Richard Bistrong | Contributing Editor
Richard Bistrong spent his career as an international sales executive and currently consults, writes and speaks on foreign bribery and compliance issues from that front-line perspective.
He was named to Compliance Week’s list of Top Minds in 2017 and was one of Ethisphere’s 100 Most Influential in Business Ethics in 2015.
Richard was the vice president of international sales for a large, publicly traded defense supplier, which included residing in the UK and extensive overseas travel.
In 2007, as part of a cooperation agreement with the U.S. Department of Justice and subsequent Immunity from Prosecution in the UK, Richard assisted the U.S., UK, and other governments in understanding how FCPA and other bribery and export violations occurred in international sales.
In 2012, after the collapse of the Africa Sting prosecution, Richard was sentenced as part of his own plea agreement, and served fourteen-and-a-half months at a U.S. federal prison camp.
He holds an MA in Foreign Affairs from the University of Virginia.
Richard writes about current anti-bribery and compliance issues at www.richardbistrong.com. Information about his consulting practice, Front-Line Anti-Bribery LLC, can also be found on that website.
I’ve noticed a positive shift in corporate compliance events, especially during some of my overseas engagements. Compliance initiatives and ethical messages are coming directly from business leaders in addition to compliance executives.
Searching for perverse incentives that can become compliance land mines means messing with people’s pay.
Consider a salesperson that has reached his bonus cap three months before fiscal year-end. Any achievement after that is not only unrewarded, but is actually penalized in the sense of creating higher future performance expectations and targets.
The root causes of perverse incentives often hide (in plain sight) in the most common variable compensation structures, which include payout floors, thresholds, payout caps, and stretch goals.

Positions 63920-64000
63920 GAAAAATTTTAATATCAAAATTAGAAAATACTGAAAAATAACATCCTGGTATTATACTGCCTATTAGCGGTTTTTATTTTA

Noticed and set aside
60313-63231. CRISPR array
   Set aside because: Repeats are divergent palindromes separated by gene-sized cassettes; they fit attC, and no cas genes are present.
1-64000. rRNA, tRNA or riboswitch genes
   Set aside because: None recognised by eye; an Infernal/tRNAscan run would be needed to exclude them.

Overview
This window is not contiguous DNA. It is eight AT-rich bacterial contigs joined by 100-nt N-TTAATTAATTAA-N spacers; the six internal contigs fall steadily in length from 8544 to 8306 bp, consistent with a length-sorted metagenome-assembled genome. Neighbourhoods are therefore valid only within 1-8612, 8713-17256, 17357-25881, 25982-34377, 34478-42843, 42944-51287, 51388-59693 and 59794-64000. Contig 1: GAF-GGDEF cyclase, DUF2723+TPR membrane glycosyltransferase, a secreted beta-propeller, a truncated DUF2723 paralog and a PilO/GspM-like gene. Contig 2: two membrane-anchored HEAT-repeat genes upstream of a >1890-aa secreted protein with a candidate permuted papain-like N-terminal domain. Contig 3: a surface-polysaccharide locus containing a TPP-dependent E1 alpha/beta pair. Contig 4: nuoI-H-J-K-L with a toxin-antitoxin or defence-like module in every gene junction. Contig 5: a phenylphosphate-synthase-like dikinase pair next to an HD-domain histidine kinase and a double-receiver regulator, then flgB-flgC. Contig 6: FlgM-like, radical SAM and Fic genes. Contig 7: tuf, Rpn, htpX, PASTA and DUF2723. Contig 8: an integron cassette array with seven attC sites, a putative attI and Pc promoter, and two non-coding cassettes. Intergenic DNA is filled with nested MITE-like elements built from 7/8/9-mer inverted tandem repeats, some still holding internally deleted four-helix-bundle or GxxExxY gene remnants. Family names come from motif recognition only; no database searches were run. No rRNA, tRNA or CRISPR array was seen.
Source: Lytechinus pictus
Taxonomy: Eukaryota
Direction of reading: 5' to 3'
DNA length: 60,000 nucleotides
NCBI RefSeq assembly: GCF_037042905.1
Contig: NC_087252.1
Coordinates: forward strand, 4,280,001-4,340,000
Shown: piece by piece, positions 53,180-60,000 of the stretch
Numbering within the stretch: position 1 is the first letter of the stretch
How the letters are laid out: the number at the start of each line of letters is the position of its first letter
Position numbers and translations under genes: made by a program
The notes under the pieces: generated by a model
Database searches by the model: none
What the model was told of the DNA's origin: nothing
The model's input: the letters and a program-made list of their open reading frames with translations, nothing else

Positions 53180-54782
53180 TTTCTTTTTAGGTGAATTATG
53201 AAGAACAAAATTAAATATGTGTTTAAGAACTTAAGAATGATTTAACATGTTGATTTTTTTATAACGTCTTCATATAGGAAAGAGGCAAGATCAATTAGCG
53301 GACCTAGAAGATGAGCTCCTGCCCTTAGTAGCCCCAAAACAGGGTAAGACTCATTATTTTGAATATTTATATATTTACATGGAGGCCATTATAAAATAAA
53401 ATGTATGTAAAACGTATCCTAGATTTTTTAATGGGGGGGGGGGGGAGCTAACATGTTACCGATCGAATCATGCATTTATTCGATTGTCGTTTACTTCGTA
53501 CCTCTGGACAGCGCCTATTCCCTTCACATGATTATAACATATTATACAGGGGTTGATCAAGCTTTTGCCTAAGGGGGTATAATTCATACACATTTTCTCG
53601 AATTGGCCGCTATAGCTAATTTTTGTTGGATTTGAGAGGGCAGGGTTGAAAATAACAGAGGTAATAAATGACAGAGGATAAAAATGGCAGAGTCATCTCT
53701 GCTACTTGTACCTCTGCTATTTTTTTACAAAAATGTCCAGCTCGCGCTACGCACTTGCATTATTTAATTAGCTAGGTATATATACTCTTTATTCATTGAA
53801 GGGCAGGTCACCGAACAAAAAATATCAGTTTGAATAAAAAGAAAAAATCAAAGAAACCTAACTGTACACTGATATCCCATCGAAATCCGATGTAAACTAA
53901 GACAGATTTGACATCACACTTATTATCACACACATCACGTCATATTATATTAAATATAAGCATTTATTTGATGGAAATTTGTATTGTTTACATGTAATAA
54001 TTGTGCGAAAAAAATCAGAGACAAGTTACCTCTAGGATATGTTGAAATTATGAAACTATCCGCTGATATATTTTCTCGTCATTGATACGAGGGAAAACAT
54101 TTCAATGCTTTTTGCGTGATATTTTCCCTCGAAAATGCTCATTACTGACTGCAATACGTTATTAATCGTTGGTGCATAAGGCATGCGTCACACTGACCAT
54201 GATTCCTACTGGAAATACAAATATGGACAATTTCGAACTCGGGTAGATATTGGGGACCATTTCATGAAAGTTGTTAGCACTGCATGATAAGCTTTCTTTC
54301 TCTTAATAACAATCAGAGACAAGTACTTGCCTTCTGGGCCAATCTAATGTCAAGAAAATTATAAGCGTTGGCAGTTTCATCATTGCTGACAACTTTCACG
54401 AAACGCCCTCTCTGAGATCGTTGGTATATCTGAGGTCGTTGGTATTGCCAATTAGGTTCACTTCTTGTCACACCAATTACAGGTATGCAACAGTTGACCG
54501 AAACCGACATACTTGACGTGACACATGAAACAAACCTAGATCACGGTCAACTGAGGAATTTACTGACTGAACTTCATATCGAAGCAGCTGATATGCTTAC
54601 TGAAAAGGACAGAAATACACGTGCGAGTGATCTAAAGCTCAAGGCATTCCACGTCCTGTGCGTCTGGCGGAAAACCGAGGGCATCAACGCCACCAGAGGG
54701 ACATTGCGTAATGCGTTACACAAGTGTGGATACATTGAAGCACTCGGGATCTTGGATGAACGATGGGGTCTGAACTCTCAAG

When compliance leaders ask, “What can I do to better connect with the work-force?” my response is always the same. I encourage them to show their vulnerability.
In the prior post, we talked about reasonable goal setting that can turn into perverse incentives, leading to compliance and reputational disasters like Wells Fargo. In this post, we look at whether companies can contain the excesses of their incentive programs with controls.
When Wells Fargo imposed a target of eight accounts per customer on its branches, the bank created an aspirational goal. Cross-selling is a proven method of encouraging growth and maximizing upside, with little incremental expense.
President Elect Trump’s pick to lead the SEC is Jay Clayton. He wrote in a 2011 NYC Bar Association paper about the FCPA. The paper addressed the “lasting harm to the competitiveness of U.S. regulated companies” due to the “current anti-bribery regime.”
At the Federal Prison Camp in Lewisburg PA where I spent fourteen and a half months, one personal liberty inmates were allowed was reading. Under Bureau of Prison rules, hardcover books could be sent directly to inmates from the distributor, e.g. Amazon, after being opened and inspected by correctional officers.
Much has already been written about the November election and FCPA enforcement and compliance. My perspective comes from a five-year experience cooperating with the DOJ, and which spanned two administrations, including a complete change of leadership at the Justice Department after President Obama’s first electoral victory.